Olivewood dream turns to nightmare

1362 views
6 mins read

Hollywood producers of Jiu Jitsu filmed entirely in Cyprus in 2019, starring Oscar winner Nicolas Cage, are suing the Cyprus government for not keeping its end of the bargain in a rebate scheme which brought them to the island.

Cyprus had been banking on the film to help set up its revamped audiovisual services industry, dubbed Olivewood, as Jiu Jitsu was the first high-profile film to be made on the island.

However, the dream is turning sour as producers are suing the Republic after their experience with the government’s incentive scheme went downhill, as they claim the Cyprus government did not fulfil its €8.5 mln rebate obligations.

Libel and defamation lawsuits have been filed against the Auditor General Odysseas Michaelides for “presenting the producers as failing to abide by the rules of the audiovisual incentive scheme”, and also the Republic for damages of a total of €30 mln.

According to the producers’ lawyer, Yiannos Georgiades, the lawsuit against the Republic includes Invest Cyprus, the island’s investment promotion agency spearheading the audiovisual incentive scheme.

Georgiades said that including Invest Cyprus in the lawsuit was deemed necessary as the agency had handled the cash rebate request submitted by his clients.

He said that his clients, including Jiu Jitsu’s director Demitri Logothetis, are put off from doing business in Cyprus.

The team was all set for their second venture in Cyprus to film ‘Man of War’ at the beginning of the year, which would have cost €37 mln with plans to invest $125 mln in this and another five films.

 

‘Golden passports’ claim

Among the “reprehensible” behaviours that, according to the applicants’ lawyer, forced the producers to take legal action and abandon their second major production in Cyprus, are the constant reports mainly from the Auditor General, that the film Jiu Jitsu was linked to the golden passports scandal.

The team’s lawyer also argued that Jiu Jitsu has offered Cyprus great publicity as the film was distributed by Paramount with success, while it was released by the Netflix platform in the U.S.

In recent comments to the Financial Mirror, Chris Economides, a board member of LBE JIU-JITSU AVC, te investment vehicle set up in Cyprus by the film’s producers, said he believes the future of ‘Olivewood’ is at risk as his colleagues, including Jiu Jitsu director Demitri Logothetis, will boycott Cyprus.

Economides told the Financial Mirror that Cyprus had missed a golden opportunity to promote itself as a filming destination by not keeping its part of the bargain.

He is puzzled over the image Cyprus is sending out when a major film production had to resort to the justice system to get the rebate promised by the scheme.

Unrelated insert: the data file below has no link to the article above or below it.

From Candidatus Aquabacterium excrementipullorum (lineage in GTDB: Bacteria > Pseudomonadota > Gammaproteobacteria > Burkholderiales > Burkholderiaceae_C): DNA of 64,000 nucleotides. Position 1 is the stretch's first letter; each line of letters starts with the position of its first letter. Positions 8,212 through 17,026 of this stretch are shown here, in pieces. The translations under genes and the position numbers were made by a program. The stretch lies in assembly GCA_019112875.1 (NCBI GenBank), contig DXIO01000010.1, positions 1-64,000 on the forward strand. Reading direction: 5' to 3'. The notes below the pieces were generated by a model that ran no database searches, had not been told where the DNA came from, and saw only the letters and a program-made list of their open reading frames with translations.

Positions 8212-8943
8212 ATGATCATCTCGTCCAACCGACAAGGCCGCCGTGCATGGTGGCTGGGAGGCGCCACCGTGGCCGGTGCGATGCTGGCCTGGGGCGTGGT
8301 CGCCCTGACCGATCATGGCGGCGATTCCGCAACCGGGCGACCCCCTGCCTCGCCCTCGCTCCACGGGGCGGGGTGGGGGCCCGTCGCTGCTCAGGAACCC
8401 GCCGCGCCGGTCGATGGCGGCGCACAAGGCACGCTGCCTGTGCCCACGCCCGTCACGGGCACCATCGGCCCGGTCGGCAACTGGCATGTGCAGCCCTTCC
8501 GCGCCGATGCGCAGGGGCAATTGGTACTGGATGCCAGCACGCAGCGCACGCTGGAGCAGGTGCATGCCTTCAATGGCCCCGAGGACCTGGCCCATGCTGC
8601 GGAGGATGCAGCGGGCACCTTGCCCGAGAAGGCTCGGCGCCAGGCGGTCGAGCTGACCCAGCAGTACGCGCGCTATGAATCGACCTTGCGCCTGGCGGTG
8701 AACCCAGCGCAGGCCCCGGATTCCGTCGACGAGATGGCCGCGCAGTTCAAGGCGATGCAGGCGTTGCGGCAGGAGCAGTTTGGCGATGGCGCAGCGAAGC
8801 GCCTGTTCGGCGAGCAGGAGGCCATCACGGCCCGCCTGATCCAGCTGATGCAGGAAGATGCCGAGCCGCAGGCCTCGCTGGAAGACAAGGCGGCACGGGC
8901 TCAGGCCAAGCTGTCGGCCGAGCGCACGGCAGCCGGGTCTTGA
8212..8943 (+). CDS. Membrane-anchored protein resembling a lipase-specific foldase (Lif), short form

“Cyprus simply did not deliver,” he said.

“We feel saddened as we have fallen victim to the whims of the people who do not have a clue when it comes to financial auditing and audiovisual productions”.

 

Boosted local economy

He put forward several arguments that support that the film had promoted the island as a tourist and film making destination, practically boosting the island’s economy.

“The movie ‘Jiu Jitsu’ racked up around 8,200 hotel nights for its cast and crew, costing around €2 mln.

“We have employed more than 300 people, of whom 204 were locals.

“We have built a marvellous set (using local contractors) that cost around €460,000, which was offered to Cyprus as a gift from the producers’ team.

“We kept our end of the bargain.

“We brought big names to star in the film and an accredited director.

“We hired local actors and crew. We paid all our taxes, but Cyprus did not keep its end of the deal.”

Jiu Jitsu premiered in early 2020 and was screened in cinemas or released on DVD in over 40 countries.

The film scheme provides Cypriot and foreign producers with incentives, cash rebates and/or tax credits of up to 35% on qualifying production expenditures.

Also, it provides tax allowances of 20% for investment in infrastructure and equipment.

Cyprus relied on its incentive scheme to reboot its audiovisual industry, bringing in big names from international cinema.

Recently, some media reports suggested that Bollywood stakeholders had exhibited an interest in Cyprus.

There is already a home-grown film making industry that has produced some major films, such as the Altadium production house that made the horror flick ‘Ghosts of Monday’ starring Julian Sands, preceded by ‘SOS Survive or Sacrifice’ starring William Baldwin.